Lakers' $70-million offer not enough for Dan Hurley? 'There probably is a number' to leave UConn


The Lakers offered Connecticut coach Dan Hurley a large sum — $70 million over six years — to become their head coach.

He turned them down to return to UConn and attempt to coach the Huskies to a third consecutive NCAA championship.

Is there a dollar amount the Lakers could have offered Hurley that would have changed his mind?

“There probably is,” Hurley said Thursday on “The Dan Le Batard Show With Stugotz,” although he said he wasn’t sure what that amount would be.

Making his first public comments since turning down the Lakers’ offer Monday, Hurley said the number would have had to have been pretty extraordinary for him to leave behind his situation in Storrs, Conn.

“To leave a place that you feel the way we do and the family connection with my wife, my sons, my mother-in-law, my father — I know how much it means to my dad to go to the Big East tournament and to come to 10 UConn games a year at home and sit courtside when I’m coaching against Rick Pitino, you know?” Hurley said.

“To leave all that behind, there probably is a number. I don’t know what that is.”

Hurley, the son of legendary high school coach Bob Hurley Sr., is 141-58 in six seasons at Connecticut, including 68-11 in the last two seasons, both of which ended with NCAA tournament championships. In a whirlwind of events last week, Hurley became the Lakers’ top candidate to replace fired coach Darvin Ham and flew out to meet with controlling owner Jeanie Buss and executive vice president and general manager Rob Pelinka on Friday.

“After thinking about it earlier in the week, it was something I wanted to explore, you know, the opportunity to potentially coach the Lakers and to coach one of the greatest players of all time [LeBron James] and to coach another one of the best players in the NBA in [Anthony Davis] and to lead such a storied franchise and to walk the sidelines where some of the greatest to ever do it, Pat Riley and Phil Jackson,” Hurley said. “It was something in my mind that I had to explore and consider and see what it looked like.”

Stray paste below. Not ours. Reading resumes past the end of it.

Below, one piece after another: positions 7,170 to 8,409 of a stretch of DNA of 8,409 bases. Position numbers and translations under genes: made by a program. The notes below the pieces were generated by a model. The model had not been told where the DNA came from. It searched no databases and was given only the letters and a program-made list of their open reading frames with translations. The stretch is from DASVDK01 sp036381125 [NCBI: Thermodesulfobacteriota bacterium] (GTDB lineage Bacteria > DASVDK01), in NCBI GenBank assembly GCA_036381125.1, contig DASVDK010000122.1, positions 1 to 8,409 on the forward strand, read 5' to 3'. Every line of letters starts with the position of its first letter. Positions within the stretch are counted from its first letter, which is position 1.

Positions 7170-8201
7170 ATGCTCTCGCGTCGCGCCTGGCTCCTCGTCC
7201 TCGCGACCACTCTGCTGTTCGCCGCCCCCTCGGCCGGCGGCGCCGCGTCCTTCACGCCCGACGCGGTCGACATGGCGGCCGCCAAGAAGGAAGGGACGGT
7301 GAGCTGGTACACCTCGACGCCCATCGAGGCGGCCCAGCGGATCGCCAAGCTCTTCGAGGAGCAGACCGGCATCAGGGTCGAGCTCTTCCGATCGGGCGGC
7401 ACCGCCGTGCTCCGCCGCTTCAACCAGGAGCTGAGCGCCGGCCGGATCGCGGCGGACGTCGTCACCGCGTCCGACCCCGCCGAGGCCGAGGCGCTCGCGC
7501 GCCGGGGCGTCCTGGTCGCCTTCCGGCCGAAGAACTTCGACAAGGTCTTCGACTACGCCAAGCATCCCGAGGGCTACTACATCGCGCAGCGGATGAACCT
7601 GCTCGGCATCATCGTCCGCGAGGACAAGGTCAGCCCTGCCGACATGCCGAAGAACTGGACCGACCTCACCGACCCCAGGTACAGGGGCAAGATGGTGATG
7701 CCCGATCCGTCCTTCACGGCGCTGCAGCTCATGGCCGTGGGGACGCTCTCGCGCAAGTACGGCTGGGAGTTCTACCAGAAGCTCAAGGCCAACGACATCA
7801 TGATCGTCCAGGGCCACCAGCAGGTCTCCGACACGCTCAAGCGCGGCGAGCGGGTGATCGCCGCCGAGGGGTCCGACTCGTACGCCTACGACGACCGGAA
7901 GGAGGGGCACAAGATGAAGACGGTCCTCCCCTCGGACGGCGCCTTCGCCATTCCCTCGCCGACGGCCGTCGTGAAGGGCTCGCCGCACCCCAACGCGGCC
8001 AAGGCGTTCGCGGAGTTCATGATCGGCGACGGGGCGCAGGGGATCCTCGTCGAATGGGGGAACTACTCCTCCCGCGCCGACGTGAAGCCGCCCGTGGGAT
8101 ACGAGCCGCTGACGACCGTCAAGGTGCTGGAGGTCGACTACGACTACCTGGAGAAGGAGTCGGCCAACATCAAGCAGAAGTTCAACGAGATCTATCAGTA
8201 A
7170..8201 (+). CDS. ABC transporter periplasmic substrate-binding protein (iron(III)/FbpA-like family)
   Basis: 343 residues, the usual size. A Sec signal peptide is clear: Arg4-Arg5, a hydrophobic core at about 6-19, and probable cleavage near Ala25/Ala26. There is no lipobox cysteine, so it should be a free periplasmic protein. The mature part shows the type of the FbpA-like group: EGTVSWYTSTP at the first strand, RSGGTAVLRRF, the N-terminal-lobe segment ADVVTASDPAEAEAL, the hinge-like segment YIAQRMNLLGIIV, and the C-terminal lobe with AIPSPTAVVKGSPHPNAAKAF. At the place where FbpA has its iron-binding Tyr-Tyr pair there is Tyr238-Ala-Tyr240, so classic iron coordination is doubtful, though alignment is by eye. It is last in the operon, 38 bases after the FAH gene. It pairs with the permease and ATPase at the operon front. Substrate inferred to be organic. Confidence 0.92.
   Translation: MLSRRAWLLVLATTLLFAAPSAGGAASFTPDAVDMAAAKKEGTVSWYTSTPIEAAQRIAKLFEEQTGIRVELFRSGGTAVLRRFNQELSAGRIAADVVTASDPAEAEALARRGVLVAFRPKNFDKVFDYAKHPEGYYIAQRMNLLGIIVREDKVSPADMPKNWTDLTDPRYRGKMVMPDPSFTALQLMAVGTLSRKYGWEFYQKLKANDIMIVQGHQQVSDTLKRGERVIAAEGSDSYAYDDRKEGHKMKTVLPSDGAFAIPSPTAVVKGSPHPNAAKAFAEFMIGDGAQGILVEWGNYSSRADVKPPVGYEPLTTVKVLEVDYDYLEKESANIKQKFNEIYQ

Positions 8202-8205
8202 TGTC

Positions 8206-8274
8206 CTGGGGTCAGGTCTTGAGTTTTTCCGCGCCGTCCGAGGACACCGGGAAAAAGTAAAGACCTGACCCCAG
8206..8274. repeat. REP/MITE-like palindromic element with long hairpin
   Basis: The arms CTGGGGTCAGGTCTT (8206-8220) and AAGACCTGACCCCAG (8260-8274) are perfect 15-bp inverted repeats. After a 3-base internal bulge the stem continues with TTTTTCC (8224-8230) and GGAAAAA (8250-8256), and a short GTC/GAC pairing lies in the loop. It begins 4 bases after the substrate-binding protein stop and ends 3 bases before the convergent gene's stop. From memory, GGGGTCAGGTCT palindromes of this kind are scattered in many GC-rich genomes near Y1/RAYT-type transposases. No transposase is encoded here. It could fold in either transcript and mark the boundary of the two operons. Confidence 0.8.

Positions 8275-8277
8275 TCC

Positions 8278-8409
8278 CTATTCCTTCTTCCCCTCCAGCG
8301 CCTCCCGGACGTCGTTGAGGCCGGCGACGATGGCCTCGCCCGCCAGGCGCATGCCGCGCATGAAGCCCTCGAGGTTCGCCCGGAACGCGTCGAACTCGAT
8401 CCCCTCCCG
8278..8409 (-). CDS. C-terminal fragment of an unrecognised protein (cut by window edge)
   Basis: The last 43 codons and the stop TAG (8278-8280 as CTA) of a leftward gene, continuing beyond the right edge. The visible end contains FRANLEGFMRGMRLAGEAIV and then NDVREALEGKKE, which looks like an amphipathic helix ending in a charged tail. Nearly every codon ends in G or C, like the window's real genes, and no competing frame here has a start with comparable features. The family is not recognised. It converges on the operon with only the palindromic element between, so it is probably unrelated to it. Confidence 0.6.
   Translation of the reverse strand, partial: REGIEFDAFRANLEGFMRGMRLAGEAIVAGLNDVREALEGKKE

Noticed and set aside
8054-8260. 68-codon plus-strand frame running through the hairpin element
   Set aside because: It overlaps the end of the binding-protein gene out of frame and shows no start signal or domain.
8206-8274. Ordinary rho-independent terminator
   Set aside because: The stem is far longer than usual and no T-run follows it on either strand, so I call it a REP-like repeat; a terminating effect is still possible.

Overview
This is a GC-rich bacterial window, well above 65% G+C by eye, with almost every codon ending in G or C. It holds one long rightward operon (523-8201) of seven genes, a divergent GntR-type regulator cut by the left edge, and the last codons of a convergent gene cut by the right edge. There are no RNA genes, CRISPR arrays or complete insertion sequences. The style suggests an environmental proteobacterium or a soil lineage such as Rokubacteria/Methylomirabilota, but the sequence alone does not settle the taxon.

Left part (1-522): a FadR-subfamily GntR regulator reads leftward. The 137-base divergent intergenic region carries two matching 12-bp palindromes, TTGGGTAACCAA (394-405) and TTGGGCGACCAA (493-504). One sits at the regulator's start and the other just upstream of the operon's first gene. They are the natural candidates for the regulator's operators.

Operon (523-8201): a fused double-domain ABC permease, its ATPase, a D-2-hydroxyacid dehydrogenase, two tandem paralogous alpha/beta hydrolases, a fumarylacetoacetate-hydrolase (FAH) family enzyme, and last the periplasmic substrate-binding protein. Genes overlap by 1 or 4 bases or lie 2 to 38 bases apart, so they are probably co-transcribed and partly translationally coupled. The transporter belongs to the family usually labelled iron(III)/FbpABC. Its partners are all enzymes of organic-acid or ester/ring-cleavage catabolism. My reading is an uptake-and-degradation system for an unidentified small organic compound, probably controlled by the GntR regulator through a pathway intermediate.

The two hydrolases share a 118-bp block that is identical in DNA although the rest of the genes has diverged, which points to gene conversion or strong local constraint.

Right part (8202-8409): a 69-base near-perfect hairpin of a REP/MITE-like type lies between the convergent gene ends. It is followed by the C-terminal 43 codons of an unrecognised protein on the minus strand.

Hurley told Le Batard that he struggled with the decision throughout the weekend but set a deadline to make up his mind by bedtime Sunday night, ahead of a Connecticut team practice already scheduled for the following day.

”You have two incredible opportunities and it tears you up inside,” Hurley said. “From when we landed and started spending time with Rob and Jeanie and spent time around the facility, and then knowing what you’d be leaving at UConn and trying to imagine what it would be like walking into the locker room and telling your team, ‘I’m not with you guys anymore.’

“Because the beautiful thing that is still there for us at UConn that NIL and the portal has not destroyed is that we have a real beautiful connection here still in college, that there’s a feeling of connection, brotherhood. There’s real, true emotion and feelings for each other here because of the way that our program functions that in the end is probably a deciding factor. [It’s] your desire to continue to be a part of that and not knowing that that necessarily is something that you could be a part of in the professional ranks.”

If he hadn’t given himself a deadline, Hurley said, “I would have tortured myself over the decision for a longer period of time because, you know, the chance to coach the Lakers, LeBron and AD and to work for Jeanie Buss and to work with Rob Pelinka, it was a hard thing to pass up.”



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